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The Industry Today: The Strength of Tradition

Photo of workers at a wax camp near San Carlos, Chihuahua, Mexico
Workers at a wax camp near San Carlos, Chihuahua, Mexico, with a ramada for shade. Because women were not observed working in the wax camps during the 1970s survey by Curtis Tunnell and other THC archeologists, it was assumed that wax working was a male-only profession. However, a number of "candelilleras" (female workers)—several of whom learned the trade as children—were interviewed in the 1990s and more recently for this exhibit. Photo by JoAnn Pospisil.
Photo of candelillera Vidalia Castillo and her family
Although as a child she did not work candelilla with her father, candelillera Vidalia Castillo (far right) today works alongside husband Jose Tápia Pacheco. Daughter Morima (center) also helps. Son Luis is still too young. Las Norias, Coahuila, Mexico. Photo by JoAnn Pospisil. Click to enlarge.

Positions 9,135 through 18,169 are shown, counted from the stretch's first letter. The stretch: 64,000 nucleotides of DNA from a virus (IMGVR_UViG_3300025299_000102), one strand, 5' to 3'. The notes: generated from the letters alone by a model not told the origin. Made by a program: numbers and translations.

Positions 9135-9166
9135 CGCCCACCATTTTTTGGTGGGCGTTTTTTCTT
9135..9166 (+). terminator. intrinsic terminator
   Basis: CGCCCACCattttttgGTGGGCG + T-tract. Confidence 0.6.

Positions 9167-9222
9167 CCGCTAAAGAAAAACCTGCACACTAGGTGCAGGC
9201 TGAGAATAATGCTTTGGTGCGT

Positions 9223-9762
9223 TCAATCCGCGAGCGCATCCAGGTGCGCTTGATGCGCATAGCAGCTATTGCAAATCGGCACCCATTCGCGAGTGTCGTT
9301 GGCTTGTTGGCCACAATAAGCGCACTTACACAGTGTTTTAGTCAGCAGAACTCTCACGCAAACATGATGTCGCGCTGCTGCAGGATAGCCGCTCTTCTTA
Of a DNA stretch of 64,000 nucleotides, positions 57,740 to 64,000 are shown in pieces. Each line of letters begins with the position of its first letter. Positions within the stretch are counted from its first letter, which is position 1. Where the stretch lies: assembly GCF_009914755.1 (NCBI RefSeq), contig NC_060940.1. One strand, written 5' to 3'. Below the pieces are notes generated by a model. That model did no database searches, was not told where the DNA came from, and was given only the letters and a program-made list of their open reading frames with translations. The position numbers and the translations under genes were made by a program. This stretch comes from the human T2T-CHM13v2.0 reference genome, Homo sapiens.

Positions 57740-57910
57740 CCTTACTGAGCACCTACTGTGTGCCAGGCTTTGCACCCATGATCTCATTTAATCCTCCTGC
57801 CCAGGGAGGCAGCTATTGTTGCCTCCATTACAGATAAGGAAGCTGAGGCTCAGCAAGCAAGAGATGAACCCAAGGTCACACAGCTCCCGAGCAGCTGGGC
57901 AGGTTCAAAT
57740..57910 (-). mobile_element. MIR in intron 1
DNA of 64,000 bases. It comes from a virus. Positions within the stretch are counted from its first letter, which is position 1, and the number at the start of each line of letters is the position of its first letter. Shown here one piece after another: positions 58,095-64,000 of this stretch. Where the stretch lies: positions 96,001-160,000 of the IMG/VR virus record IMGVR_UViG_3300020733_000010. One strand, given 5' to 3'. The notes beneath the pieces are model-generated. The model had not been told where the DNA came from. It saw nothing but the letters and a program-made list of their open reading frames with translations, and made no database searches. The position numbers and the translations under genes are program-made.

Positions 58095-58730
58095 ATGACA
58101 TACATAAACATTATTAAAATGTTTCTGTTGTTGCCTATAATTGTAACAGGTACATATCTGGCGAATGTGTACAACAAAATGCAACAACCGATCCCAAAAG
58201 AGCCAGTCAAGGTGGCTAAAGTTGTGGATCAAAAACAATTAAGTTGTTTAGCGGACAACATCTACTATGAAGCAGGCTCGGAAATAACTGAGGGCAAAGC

Photo of candelilla and lechuguilla
Candelilla and lechuguilla growing on an extremely rocky slope near Peguis Canyon, Chihuahua, Mexico. Stunted growth is due to the thin and rocky soil. The very light gray color of the candelilla indicates a heavy wax coating developed by the plant to conserve moisture in this extremely arid and harsh environment. Photo by JoAnn Pospisil.
Photo of a candelilla bundle
A "tercio" (bundle) of candelilla, securely bound by a "hondilla" or "tarabilla" and slip knot. Photo by JoAnn Pospisil.
Photo of a burro
Idle burro near a well with the spectacular Sierra del Carmens in the background. Las Norias, Coahuila, Mexico. Photo by JoAnn Pospisil. Click to enlarge.